Difference between revisions of "J. Bennett Johnston, Jr."

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==See also==
==See also==
*[[Bob Mann]], Johnston's press secretary in the 1990 reelection bid
*[[Bob Mann]], Johnston's press secretary in the 1990 reelection bid
*[[Bernie Pinosat]], Louisiana pollster who was a member of Johnston's staff
*[[Bernie Pinsonat]], Louisiana pollster who was a member of Johnston's staff
{{DEFAULTSORT:Johnston, Jr., J. Bennett}}
{{DEFAULTSORT:Johnston, Jr., J. Bennett}}

Revision as of 06:27, 6 December 2018

John Bennett Johnston, Jr.

In office
November 14, 1972 – January 3, 1997
Preceded by Elaine Edwards (interim for Allen J. Ellender)
Succeeded by Mary Landrieu

Louisiana State Senator for
Caddo Parish (at-large)
In office
1968 – May 1972
Preceded by B. H. "Johnny" Rogers
Jackson Beauregard Davis

Louisiana State Representative for Caddo Parish (at-large)
In office
May 1964 – 1968
Preceded by Wellborn Jack
Succeeded by At-large delegation

Born June 10, 1932
Shreveport, Louisiana, USA
Political party Democrat
Spouse(s) Mary Gunn Johnston
Children Four children

Son-law Tim Roemer

Alma mater Washington and Lee University
United States Military Academy

Louisiana State University School of Law

Occupation Lawyer

United States Army (1956-1959)

Religion Baptist

John Bennett Johnston, Jr. (born June 10, 1932), is a lawyer/lobbyist in Washington, D.C., who served from 1972 to 1997 as a Democratic member of the United States Senate from his native Louisiana. He is remembered for his 1987 vote against U.S. President Ronald Reagan's nomination of the legal conservative Robert Bork to the United States Supreme Court.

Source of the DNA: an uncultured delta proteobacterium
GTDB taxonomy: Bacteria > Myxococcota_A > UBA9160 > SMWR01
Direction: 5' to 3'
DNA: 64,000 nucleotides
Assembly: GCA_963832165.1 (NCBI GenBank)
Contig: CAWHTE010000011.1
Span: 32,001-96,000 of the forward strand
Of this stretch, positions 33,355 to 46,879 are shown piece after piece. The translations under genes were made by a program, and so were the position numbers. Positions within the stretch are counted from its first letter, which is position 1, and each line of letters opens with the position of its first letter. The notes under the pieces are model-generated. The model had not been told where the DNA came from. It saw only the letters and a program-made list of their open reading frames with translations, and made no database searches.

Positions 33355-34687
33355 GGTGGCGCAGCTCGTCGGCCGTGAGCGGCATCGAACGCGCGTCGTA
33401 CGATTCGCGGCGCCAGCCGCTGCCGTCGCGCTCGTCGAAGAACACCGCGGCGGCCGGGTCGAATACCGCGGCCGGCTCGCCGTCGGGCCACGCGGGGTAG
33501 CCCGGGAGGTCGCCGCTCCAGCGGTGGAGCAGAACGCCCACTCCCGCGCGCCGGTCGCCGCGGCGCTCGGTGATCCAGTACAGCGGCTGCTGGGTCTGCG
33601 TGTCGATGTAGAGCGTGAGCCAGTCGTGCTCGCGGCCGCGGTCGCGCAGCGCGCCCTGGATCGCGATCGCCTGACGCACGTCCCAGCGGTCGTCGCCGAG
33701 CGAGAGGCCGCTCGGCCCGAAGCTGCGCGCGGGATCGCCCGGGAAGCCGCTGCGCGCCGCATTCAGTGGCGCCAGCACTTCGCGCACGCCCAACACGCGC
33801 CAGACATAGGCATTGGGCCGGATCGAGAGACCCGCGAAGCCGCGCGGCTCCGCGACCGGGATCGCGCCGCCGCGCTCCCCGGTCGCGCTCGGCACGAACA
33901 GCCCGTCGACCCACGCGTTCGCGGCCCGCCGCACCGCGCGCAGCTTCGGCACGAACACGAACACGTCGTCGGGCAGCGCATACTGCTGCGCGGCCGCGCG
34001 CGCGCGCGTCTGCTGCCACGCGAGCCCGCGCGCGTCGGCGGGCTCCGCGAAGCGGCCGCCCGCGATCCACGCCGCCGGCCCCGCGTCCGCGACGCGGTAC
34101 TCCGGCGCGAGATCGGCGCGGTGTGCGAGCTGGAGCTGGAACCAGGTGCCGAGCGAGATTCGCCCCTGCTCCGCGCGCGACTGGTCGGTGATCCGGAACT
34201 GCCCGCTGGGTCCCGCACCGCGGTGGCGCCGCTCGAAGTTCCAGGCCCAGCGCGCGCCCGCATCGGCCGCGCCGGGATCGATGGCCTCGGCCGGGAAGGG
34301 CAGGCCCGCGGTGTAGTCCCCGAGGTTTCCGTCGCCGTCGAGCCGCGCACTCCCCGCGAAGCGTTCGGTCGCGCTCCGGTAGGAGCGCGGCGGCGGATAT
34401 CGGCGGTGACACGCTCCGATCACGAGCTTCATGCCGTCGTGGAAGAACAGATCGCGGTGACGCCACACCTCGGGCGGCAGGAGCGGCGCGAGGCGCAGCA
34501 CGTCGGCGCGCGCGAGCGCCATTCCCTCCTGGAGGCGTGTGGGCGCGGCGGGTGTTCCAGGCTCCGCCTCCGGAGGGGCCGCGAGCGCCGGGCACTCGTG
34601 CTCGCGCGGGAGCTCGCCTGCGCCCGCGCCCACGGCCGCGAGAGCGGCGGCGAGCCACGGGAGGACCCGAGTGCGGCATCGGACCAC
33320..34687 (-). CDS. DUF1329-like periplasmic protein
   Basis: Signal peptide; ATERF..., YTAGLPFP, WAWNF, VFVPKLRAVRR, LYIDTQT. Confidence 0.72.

Prior to his Senate tenure, Johnston was from 1968 to 1972 a state senator and from 1964 to 1968 a member of the Louisiana House of Representatives from Shreveport in Caddo Parish. He ran unsuccessfully in the fall of 1971 for the Louisiana governorship, losing his party's nomination to then U.S. Representative Edwin Edwards of Crowley in Acadia Parish.

In his first election to the U.S. Senate in 1972, Johnston challenged the incumbent Allen J. Ellender of Terrebonne Parish in the Democratic primary. Ellender died during the campaign, and Johnston easily won the party nomination and then defeated Republican Ben C. Toledano of New Orleans and former Governor John J. McKeithen, a Democrat from Caldwell Parish running as an Independent. In 1978, to gain his second term, Johnston defeated then State Representative Woody Jenkins of Baton Rouge, a strong conservative who tried to paint Johnston as an out-of-touch liberal. In 1990, Johnston defeated then State Representative David Duke of Jefferson Parish, a former figure in the Ku Klux Klan, who ran as a Republican but without the backing of the state's GOP apparatus. State Senator Ben T. Bagert of New Orleans, a Democrat-turned-Republican, also ran for the Senate that year but dropped out in the last week of the campaign because of weak poll standings. U.S. District Judge Robert Bork made three campaign appearances on Bagert's behalf. Johnston had been among a number of southern Democrats who in 1987 helped to kill U.S. President Ronald W. Reagan's nomination of Judge Bork to the United States Supreme Court.

Johnston served as chairman of the Senate Energy Committee during a period when energy issues dominated the nation's agenda. During his tenure, his senatorial colleagues from Louisiana were Russell Long and John Breaux. Johnston was so powerful in his position that he was able to designate Mary Landrieu, a fellow Democrat, as his successor beginning in January 1997. After defeating Jenkins in a disputed outcome, Landrieu held the Johnston seat for eighteen years until her defeat in 2014 by the Republican Bill Cassidy.

Johnston's son-in-law is former U.S. Representative Tim Roemer of Indiana.

See also

  • Bob Mann, Johnston's press secretary in the 1990 reelection bid
  • Bernie Pinsonat, Louisiana pollster who was a member of Johnston's staff